Radiation/Daylight results affected by analysis plane's normal direction

I was comparing performance of glass vs trans materials and come across a rather unusual phenomenon. For my test case I used a simple box with lid at the top as glass/trans material. I placed my analysis planes above and below the glass surface to define the analysis points. I defined rest of the box surfaces with a Reflectance of 0.01 to minimize any internal reflections.

It seems that the analysis points are affected by the normal direction of the analysis surface. However I am very sure the analysis planes themselves are not part of the simulation. For the test case mentioned below I have removed the glass surface as it doesn’t really play any role. Pls refer to the below images to see what I mean. Yellow colour represents backface.

I also tried simulating hourly daylight, same phenomenon. I changed different scales - meter, millimeter, changed dist from base surface, grid size, etc. same!

Additionally, if I change the box interior surface reflectance from 0.01 to say 0.5 (or something significant), depending on the no. of bounces I DO get the reflected values recorded on the analysis points.

(0.9 box surface reflactance, 5 bounces)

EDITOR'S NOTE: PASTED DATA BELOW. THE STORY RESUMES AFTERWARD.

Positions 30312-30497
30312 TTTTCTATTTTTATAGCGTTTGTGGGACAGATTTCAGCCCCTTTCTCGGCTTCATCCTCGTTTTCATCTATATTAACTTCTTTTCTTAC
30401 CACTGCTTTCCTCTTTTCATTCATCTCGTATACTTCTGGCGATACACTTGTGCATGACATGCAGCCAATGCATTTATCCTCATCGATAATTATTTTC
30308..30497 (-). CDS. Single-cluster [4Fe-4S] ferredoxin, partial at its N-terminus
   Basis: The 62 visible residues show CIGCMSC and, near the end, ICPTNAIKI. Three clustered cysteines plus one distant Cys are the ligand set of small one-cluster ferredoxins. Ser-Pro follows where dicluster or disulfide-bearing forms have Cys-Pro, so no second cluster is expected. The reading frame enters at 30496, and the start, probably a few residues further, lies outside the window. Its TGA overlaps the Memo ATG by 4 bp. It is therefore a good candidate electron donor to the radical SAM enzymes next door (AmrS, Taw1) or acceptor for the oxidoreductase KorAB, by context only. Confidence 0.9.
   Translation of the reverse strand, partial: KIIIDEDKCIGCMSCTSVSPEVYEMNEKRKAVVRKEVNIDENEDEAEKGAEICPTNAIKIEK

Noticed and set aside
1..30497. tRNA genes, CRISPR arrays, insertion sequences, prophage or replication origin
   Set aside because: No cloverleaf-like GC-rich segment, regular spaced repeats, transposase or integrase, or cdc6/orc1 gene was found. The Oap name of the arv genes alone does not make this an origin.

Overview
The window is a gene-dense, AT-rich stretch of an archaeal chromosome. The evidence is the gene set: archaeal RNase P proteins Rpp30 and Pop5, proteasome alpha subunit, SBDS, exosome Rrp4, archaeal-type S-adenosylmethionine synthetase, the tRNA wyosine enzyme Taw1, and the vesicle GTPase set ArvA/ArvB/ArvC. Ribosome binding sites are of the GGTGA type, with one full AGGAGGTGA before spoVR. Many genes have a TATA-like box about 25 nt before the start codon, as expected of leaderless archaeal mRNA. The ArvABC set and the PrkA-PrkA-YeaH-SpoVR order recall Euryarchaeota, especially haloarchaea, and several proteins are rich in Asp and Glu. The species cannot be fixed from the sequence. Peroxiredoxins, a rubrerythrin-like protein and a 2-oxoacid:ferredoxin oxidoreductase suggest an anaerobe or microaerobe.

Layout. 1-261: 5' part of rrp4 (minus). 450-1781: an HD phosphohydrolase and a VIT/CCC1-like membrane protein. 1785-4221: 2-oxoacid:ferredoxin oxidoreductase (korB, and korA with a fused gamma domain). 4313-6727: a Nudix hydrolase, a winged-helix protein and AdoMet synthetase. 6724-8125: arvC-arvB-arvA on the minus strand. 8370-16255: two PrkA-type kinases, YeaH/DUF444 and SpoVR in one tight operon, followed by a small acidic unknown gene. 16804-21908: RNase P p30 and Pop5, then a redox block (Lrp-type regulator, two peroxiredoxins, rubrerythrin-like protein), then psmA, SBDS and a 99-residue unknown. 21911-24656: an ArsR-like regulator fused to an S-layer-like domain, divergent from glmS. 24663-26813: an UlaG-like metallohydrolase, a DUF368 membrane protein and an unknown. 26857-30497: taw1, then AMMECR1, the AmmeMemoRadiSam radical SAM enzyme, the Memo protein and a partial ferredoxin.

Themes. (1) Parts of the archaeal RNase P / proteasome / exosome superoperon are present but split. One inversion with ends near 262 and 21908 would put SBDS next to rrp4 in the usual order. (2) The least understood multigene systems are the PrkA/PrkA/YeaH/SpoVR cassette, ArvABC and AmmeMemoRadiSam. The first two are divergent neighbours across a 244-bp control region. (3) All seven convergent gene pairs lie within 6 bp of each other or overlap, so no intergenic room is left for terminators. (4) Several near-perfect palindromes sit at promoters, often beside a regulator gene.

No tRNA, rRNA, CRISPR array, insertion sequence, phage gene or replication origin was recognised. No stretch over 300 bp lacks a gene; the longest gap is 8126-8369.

Attached rhino gh file to recreate the situation.
Test.3dm (65.6 KB)
Test.gh (509.4 KB)


If I have correctly understood what you are doing , the results that you are getting are to be expected. Irradiance measured by Radiance is the raw radiation results sans the photopic efficiency calculations. Unless you are doing measurements inside an integrating sphere, the illuminance/irradiance value will be affected by the cosine of the angle between the illuminant and the directional normal (https://mysite.du.edu/~jcalvert/optics/lumens.htm). In your case, the illuminant is the celestial hemisphere (sky) which subtends a solid angle of 2pi. So, if you tilt the calc plane, your results will be different.

By the way, trans material is somewhat of an amalgamation of plastic and “nothing” (radsite.lbl.gov/radiance/refer/usman2.pdf). It’s also notoriously hard to get right. So, based on the trans material parameters, the grid below it might receive a lot less radiation.

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Hi Sarith,

Thanks for the reply and the information. I briefly went through the links you sent. I can understand how the calculation is done for a hemisphere decided by the surface normal and not as a sphere. Tilting the calc plane changes the hemisphere and now I can understand what you meant.

This makes me question the way I understood setting up analysis points in space. If I have an analysis plane floating horizontally in a room lets say, I would expect the analysis points to capture the radiation/illuminance from all directions. I wasn’t expecting it to be dependent on the surface normal of the analysis plane. If not taken into account this would significantly change the results. As in the 2 pictures above, I would have expected about the same results on the \ / planes.

As for the trans material, there is no glass/trans material involved in the results I have posted.

My aim was to capture photons received by plants on a vertical wall. I decided to use a transparent material representing my plants and place my analysis points behind the glass/trans material to calculate total radiation absorbed.